How did citizenship historically develop in China?
As Future Citizen Institute continues to analyse contemporary citizenship practices and identify trends that could lead to a form of “global” or “future” citizenship, it is good to occasionally look at the historical development of citizenship in order to put our findings in a long-term perspective. It is particularly instructive to study current academic efforts to develop a “global historiography of citizenship”, as these analyses cover different regions and traditions.
As FCI explained before, Europe has a long citizenship tradition, first in cities and later (after the French revolution of 1789) in the form of national citizenship. Asian cities, by contrast, did not have urban privileges and consequently never developed any formal citizenship. In order to make a comparison with Europe, researchers have therefore focused on analysing citizenship practices rather than formal citizenship status, assuming that such practices would be scarce or non-existent in countries such as China because the emperors (whose different dynasties ruled from 220 BCE to 1911) were sometimes seen as premodern dictators who did not tolerate opposition under their oppressive regimes.
The editors to a special (open access) issue on Citizenship in Asian History explain why the new focus on practices rather than formal status represents a paradigm shift:
[W]e open up the concept of citizenship with the goal of seeing as citizens not only those who through the social contract were holders of rights, but anybody who acted like a citizen. Conventional citizenship studies have been mainly concerned with the rights of formal members. They have examined the social contract between state or rulers and citizens, and the associated norms, rights and obligations. The recently emerging ﬁeld of “critical citizenship studies” considers the social contract the outcome of a political struggle. It has argued that shifting the focus towards the contestation itself – which includes contestation by outsiders – offers much greater explanatory power than did the concern with contract.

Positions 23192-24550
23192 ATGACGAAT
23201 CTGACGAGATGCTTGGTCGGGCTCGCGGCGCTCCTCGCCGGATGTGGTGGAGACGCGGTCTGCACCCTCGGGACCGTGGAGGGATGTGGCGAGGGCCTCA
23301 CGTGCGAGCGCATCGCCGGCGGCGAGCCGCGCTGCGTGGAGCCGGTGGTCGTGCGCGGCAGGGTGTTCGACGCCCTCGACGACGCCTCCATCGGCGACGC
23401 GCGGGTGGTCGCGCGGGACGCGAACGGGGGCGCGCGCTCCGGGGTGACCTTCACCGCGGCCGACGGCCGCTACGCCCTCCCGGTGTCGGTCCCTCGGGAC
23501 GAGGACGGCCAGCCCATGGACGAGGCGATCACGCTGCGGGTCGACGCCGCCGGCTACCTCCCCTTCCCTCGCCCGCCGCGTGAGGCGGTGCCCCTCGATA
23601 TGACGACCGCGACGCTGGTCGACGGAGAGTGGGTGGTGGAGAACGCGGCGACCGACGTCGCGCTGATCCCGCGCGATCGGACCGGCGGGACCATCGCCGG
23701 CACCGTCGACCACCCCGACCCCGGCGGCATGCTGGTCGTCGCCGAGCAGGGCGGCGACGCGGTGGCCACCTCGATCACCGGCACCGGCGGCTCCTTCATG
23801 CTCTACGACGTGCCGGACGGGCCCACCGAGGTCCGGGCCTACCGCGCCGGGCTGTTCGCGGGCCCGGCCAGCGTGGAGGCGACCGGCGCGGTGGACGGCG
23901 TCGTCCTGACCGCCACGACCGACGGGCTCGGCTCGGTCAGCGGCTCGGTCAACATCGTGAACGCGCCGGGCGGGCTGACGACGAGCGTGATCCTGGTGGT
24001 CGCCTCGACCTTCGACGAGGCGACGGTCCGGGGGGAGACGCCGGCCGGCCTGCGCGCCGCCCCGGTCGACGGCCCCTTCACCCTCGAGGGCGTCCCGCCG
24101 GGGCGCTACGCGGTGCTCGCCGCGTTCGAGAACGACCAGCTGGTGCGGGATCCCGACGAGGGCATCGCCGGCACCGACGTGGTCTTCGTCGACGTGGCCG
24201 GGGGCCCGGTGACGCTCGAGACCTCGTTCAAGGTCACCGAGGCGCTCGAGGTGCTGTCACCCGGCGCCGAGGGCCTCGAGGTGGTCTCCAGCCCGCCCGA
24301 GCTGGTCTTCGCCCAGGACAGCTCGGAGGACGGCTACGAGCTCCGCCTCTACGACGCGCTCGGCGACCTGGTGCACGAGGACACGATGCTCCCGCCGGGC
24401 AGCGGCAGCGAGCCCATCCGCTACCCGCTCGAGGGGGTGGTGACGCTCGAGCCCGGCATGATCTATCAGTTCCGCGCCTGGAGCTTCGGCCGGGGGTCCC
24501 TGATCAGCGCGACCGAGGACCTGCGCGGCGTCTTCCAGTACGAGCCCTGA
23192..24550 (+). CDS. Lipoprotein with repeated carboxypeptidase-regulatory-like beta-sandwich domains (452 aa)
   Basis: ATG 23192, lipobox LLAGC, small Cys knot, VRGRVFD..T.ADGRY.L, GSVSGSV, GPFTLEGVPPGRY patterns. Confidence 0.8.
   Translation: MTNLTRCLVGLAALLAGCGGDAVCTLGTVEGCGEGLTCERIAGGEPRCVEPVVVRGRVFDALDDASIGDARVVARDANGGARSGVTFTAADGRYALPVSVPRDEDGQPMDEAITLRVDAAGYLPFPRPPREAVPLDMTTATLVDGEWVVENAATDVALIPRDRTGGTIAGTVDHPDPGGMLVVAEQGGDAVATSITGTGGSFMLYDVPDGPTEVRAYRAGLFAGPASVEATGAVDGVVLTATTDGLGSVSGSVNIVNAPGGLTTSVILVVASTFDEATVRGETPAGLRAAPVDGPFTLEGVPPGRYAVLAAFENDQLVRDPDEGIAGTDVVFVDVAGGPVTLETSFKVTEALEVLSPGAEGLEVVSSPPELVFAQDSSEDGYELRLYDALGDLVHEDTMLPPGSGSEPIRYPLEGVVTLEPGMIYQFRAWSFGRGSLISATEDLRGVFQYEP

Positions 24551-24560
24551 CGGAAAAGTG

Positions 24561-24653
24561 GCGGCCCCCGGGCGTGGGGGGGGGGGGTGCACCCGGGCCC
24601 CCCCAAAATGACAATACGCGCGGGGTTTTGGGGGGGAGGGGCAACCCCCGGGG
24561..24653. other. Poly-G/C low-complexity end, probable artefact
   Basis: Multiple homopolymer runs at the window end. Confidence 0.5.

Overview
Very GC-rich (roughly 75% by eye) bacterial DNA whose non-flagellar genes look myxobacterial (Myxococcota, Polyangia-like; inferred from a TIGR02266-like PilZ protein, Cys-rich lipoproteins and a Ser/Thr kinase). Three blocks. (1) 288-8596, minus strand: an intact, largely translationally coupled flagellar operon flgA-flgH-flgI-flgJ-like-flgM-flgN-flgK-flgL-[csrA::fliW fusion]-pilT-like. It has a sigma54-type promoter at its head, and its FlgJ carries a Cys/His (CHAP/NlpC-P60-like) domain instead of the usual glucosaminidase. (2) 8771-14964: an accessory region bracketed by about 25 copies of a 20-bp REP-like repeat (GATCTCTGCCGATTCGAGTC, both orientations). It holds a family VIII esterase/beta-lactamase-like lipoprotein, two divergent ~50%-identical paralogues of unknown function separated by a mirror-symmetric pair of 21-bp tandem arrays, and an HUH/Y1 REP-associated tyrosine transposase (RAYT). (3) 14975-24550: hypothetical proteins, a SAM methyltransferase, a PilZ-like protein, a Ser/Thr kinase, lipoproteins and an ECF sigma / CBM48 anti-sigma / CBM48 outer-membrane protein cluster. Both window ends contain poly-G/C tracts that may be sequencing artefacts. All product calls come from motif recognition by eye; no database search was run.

The new approach therefore prioritizes participation and action over legal rights. In his study Citizens without Nations, Maarten Prak uses a similar perspective and questions the assumption that citizenship was absent in imperial China. By deliberately opting for a more open definition of citizenship “as a set of political, economic, social and military practices”, he shows how in China such practices included large 17th century organised protests in Nanjing, Suzhou and Gaochun during which the inhabitants called for tax and infrastructure reforms. Prak concludes from these early urban civic organisations that “the absence of formal citizenship did not prevent [them from] participating in various kinds of practices that were central to citizenship in Europe”. Prak further explains that three distinct but overlapping forms of self-organisation were important in imperial China: the guilds, benevolent societies which provided poor relief and neighbourhood organisations who were responsible for public order. As these were “social associations not dominated by the state”, they could act as intermediaries between the government and its citizens and therefore led to a practical form of citizenship – at least in the sense that it established mutual claims and expectations between inhabitants and authorities. In fact, it was the weakness of the central government and therefore a “thin” state in China that in Prak’s view inevitably led to “substantial local autonomy, a robust civil society, significant levels of citizen organisation with active craft and merchant guilds”.